(CBS) — They’re cold, they’re tired, they’re gaining weight.
A hidden illness affects many women. And they may wait years before they get a correct diagnosis.
CBS2’s Erin Kennedy shows you how to find relief.
Vicki Wayne and Anne Downes were two such women.
“Feeling tired all the time is not normal,” Wayne says. “Feeling cold all the time is not normal.”
Downes says was in “a constant state of insomnia and exhaustion.”
“I felt like there was something wrong,” she adds.
Eventually, both she and Wayne were correctly diagnosed with an underactive thyroid, or hypothyroidism. But the diagnosis came decades after their problems began.
“In that time, I got married, I had my kids,” Wayne says. “So you think: I’m tired because I’ve got two toddlers at home or my life is too stressful.”
The years of misinformation have left lasting impacts on Downes’ health, too. “It could have prevented a lot of things going wrong, like infertility and weight gain,” she says.
Loyola endocrinologist Dr. Sarah Nadeem says many others may still be suffering in silence.
“If you were to look at a group of women, one in eight will actually have some sort of thyroid disease,” she notes.
According to the American Thyroid Association, women are five to eight times more likely than men to have trouble with their thyroid – and 60 percent go undetected.
“The majority of thyroid disease actually is autoimmune,” Nadeem says. “So, basically that means your own body makes cells which will attack the thyroid gland.”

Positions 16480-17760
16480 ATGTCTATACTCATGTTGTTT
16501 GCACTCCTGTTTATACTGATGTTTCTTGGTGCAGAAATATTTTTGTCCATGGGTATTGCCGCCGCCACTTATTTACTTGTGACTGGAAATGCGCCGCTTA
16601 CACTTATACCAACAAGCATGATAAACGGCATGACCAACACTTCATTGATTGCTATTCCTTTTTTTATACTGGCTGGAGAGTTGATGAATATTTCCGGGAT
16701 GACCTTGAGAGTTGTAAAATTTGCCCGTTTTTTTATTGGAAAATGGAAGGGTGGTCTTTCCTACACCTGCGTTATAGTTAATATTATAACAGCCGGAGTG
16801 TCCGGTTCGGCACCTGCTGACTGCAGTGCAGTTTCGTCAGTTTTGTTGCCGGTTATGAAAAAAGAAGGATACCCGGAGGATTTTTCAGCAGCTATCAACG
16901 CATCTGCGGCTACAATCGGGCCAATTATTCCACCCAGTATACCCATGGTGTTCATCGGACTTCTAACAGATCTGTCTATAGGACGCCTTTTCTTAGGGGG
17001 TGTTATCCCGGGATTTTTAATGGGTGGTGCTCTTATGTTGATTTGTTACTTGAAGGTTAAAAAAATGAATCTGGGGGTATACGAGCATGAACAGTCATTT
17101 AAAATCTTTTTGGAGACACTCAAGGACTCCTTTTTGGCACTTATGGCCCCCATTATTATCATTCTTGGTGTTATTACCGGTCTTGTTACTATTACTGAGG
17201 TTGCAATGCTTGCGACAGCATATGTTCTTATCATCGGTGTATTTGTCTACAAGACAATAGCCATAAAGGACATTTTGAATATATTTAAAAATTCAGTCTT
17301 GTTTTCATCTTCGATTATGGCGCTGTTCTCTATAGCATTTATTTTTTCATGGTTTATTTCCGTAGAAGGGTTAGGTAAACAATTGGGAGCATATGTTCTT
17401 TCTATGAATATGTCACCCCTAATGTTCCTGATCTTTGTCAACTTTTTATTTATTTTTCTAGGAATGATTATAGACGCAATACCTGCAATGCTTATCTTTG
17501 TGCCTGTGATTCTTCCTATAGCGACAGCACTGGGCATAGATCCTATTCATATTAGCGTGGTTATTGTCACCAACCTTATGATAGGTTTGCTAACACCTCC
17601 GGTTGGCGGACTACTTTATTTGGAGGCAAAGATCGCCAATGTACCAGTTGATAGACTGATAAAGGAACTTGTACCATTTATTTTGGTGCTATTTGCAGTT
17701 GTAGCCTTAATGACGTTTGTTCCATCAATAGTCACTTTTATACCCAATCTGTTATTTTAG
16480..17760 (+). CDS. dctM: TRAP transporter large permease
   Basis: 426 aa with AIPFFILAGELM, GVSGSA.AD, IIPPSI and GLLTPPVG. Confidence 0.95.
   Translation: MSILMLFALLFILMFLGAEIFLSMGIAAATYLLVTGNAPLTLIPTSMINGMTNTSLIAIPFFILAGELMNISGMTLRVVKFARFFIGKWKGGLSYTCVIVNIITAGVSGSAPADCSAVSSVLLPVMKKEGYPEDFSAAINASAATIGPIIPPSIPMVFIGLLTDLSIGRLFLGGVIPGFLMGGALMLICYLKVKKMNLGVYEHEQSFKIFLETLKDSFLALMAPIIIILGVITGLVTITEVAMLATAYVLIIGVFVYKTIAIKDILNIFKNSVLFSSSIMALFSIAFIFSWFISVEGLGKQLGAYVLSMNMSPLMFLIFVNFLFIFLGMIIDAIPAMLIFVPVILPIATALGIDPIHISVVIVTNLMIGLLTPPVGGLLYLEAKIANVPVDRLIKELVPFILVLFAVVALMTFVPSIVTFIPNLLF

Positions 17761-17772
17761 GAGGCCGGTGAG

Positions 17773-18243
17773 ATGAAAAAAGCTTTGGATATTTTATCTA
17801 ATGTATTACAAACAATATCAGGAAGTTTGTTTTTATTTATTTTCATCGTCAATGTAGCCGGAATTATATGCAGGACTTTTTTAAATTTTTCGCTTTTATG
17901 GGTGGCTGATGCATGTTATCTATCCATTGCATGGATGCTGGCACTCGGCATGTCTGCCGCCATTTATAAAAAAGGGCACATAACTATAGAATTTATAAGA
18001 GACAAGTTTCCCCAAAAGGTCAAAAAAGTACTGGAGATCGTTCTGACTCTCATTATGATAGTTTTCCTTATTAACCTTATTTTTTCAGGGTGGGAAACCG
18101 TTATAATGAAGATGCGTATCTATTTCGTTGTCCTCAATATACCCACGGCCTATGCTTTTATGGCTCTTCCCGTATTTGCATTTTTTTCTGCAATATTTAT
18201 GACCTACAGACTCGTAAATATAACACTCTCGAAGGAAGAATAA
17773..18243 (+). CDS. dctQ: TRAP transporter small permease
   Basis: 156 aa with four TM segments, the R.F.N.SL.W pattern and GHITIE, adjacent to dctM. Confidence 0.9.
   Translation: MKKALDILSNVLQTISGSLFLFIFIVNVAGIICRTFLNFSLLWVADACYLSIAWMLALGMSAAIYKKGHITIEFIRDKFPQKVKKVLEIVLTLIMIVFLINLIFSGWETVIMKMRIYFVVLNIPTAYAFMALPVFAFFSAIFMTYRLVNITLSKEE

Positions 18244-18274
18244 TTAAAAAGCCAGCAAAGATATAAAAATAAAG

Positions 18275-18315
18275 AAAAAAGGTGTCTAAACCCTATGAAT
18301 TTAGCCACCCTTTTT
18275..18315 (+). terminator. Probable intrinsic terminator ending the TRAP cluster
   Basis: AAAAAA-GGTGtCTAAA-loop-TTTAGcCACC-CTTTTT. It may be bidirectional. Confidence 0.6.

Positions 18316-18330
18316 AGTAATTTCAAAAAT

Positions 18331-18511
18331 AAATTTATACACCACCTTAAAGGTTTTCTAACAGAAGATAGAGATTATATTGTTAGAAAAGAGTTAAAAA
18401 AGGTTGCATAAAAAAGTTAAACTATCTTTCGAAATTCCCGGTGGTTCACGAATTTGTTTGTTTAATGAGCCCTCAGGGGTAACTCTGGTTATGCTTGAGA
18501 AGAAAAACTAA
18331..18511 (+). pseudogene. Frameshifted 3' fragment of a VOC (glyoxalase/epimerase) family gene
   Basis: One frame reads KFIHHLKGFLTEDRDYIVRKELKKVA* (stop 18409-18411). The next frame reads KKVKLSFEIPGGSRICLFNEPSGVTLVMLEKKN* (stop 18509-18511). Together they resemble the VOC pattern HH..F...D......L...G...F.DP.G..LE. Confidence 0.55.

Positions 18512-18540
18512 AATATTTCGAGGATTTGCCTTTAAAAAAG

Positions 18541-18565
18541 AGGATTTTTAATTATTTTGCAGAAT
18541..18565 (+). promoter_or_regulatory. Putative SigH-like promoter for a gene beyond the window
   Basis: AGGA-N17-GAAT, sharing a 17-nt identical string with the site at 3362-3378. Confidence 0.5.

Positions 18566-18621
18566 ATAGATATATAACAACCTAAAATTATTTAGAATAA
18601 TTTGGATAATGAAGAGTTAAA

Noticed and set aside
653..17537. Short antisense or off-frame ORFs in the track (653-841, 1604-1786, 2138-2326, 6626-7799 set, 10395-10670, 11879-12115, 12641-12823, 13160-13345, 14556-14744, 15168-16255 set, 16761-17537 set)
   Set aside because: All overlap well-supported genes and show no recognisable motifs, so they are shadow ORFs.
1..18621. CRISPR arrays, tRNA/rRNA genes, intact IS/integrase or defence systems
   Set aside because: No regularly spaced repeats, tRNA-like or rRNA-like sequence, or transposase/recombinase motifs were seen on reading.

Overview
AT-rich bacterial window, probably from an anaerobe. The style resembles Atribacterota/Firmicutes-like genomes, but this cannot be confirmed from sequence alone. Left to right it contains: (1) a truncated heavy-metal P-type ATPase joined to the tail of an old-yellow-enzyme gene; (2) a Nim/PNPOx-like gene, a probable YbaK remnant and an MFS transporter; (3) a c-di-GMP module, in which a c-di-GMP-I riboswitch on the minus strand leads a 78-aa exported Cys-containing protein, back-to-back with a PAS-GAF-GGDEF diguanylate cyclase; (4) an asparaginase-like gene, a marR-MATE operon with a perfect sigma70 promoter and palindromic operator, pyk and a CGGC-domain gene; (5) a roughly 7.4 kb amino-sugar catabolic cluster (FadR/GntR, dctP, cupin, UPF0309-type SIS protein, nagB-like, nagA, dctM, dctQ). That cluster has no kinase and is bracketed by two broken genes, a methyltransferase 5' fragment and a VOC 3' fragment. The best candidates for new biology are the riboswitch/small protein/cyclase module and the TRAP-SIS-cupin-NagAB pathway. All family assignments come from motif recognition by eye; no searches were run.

Some women mistake their symptoms for menopause. Signs of hypothyroidism that mimic menopause include:
- weight gain
- dry skin
- hair loss
“It takes, on average, five years in the United States for a woman with an autoimmune disease to actually get a proper diagnosis,” says Dr. Aviva Romm.
In her new book, The Adrenal Thyroid Revolution, she links women’s thyroid troubles to stress, environmental toxins and foods like gluten, dairy, nuts, grains and sugar.
“One of the things I do with my patients that I do in the book is called a ‘reboot,’ and it’s essentially an elimination diet,” she says.
Dr. Nadeem cautions diet is not proven to curb or cure the condition. She recommends tried and true thyroid medications like Synthroid, which Wayne and Downes both take.
“Once you start getting the medicine and you start feeling better it’s like, wow, I have a little bit more energy, oh, I have even more energy,” Wayne says. “So it was almost night and day.”
Downes also noticed a difference with medication.
“I wake up more rested,” she says. “It feels like I’m more normal, like a more normal human being.”
Both doctors urge women to get a simple blood test to detect thyroid hormone levels. It can help determine if your thyroid function is underactive or overactive, which is known as hyperthyroidism.